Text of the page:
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Game Invaders – Gen Y's collective memory Game Invaders – Gen Y’s collective memory

Today, I got inspired by the MTV Sticky website/newsletter. It’s funny. Not so long ago, computer games were bad. Capital-letter bad. Games were the forces of evil. Gaming made children epileptic, fat, stupid and violent. Games immersed little kids so hard in an experience beyond adult’s control, that it became damn scary…

Fast forward a couple of years. Now some of the kids, Gen Y-ers that enjoyed the boom of gaming, are in business. Most of them turned out pretty fine, some of them are hard at work in today’s companies. And what they remember from their gaming period (if it ended at all) is the last point of the previous paragraph. Immersion in an experience. I for one, remember the days with my best friend, where we played Tony Hawks Pro Skater at night after a full day of hanging out at the Skatepark. We’d stay up until early morning just to be able to beat each other’s scores, or grind that one staircase with that one special grind. No sleep before an epic win.

Oh boy, I had (and sometimes still have) great gaming experiences. And I must confess that when graduating, I started off looking for marketing jobs with Activision, EA and the likes… What it is that makes game companies so cool, you ask? They appeal to me, because of what they do: creating fun experiences. Game companies are original; they live on originality, because a game that is just like the others won’t sell. And last but not least, they are popular within my in-group. We grew up with their products; it defined a large part of my and my friends’ youth. That sounds like the magical cool formula, Appeal x popularity x originality, doesn’t it?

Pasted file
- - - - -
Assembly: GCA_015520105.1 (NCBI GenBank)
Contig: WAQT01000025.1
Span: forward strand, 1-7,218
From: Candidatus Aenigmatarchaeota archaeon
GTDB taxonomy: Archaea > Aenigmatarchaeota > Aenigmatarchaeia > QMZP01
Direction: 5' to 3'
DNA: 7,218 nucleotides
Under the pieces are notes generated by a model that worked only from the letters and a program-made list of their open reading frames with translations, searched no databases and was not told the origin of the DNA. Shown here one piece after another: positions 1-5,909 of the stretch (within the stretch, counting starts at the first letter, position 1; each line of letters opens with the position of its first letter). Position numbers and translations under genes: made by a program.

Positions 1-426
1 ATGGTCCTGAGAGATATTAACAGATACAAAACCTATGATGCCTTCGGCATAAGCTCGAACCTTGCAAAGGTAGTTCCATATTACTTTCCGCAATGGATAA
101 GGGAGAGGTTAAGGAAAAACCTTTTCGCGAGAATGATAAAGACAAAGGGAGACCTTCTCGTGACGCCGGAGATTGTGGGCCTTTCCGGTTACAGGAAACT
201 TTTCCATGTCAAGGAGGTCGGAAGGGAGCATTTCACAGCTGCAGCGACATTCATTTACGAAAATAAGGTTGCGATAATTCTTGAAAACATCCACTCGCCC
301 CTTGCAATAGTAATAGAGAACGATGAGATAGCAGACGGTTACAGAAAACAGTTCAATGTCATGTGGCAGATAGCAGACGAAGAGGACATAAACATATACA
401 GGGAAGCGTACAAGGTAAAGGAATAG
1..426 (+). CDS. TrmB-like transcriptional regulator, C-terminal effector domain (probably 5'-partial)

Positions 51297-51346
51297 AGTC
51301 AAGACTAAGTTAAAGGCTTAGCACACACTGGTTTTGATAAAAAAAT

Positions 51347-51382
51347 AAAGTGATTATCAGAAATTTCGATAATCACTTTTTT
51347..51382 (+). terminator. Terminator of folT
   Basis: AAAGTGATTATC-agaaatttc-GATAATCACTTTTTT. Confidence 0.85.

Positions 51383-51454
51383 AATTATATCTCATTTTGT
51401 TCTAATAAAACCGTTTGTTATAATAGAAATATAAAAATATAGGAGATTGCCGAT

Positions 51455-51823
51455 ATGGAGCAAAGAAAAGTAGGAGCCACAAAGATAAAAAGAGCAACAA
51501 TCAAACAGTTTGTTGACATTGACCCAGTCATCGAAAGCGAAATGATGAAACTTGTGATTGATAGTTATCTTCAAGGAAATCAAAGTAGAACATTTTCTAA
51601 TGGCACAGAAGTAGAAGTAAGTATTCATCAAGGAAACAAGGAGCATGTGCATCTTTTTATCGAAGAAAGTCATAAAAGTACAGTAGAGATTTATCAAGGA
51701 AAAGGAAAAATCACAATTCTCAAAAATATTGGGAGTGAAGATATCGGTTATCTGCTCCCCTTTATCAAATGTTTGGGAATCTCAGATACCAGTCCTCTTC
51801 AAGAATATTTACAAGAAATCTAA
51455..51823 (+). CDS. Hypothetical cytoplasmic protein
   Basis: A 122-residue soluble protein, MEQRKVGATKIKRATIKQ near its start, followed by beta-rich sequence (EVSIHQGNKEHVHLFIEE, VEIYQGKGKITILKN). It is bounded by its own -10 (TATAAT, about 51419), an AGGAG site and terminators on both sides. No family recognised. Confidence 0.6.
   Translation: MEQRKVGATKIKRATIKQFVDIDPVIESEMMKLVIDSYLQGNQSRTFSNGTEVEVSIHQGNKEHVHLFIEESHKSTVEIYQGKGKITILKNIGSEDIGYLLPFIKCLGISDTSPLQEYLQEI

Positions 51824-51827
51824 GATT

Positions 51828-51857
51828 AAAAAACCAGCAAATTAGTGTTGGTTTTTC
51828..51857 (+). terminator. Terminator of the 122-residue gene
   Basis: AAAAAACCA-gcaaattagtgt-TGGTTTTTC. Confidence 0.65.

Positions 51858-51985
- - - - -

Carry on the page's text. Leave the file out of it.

Over the past years, we’ve seen games entering mainstream culture. Brands from various sectors have incorporated gaming elements in their branding or product offering, surfing on the wave of coolness they have. Take this hoodie as an example, spotted on The Cool Hunter already quite some time ago. This is cool, right? And it capitalizes on the idea of authenticity, using one of the most iconic (and earliest) video games ever. (No link needed here, because you know Space Invaders, right?) At this point in time, a World Of Warcraft shirt collection isn’t really all that yet; it hasn’t been around for long enough. However, if the game continues to be the one game that rules them all for the vast community they have (nowadays the number of active accounts is about the size of Belgium), we’ll see effects of that in mainstream culture as well after a while.

But it’s not only coolness and realness that makes gen Y tick. Games are about happiness, just like parties are. The mix of cool and happy drives people to games, again and again and again. And that’s exactly what marketers love, right? Words like “repeat purchase” and “loyalty” have dominated boardrooms forever. Not surprisingly, people went back to games to see which mechanisms can be borrowed from there in order to boost loyalty. A whole new buzzword is born, a whole new field of theory evolving (well, borrowing insights from psychology, behavioural economics and the like): Gamification.

Gamification is your neighborhood Starbucks rewarding you because you are its’ major on Foursquare. But gamification is also definitely Nike+, the running shoes that help you track how and where you ran, and adds a ‘beat your friends’ idea to it. And H&M did it too!. And additionally it has been used for making speed cameras a little more enjoyable as wel… There is a lot to say about gamification nowadays, and I promise I’ll write a more extensive post about it soon. I can go on about it for ages…

In the mean time, what I’d like you to remember is this:

  1. Games are an engaging experience, and are part of the collective memory we Gen Y’ers have.
  2. The gaming culture has been incorporated in mainstream culture, and brands that know how to reference it in the right way can use it to their benefit, if they are authentic about it.
  3. The engaging power of games and the happiness they create are based upon a number of game mechanics that can be translated into other areas, like driving loyalty but also new product development.
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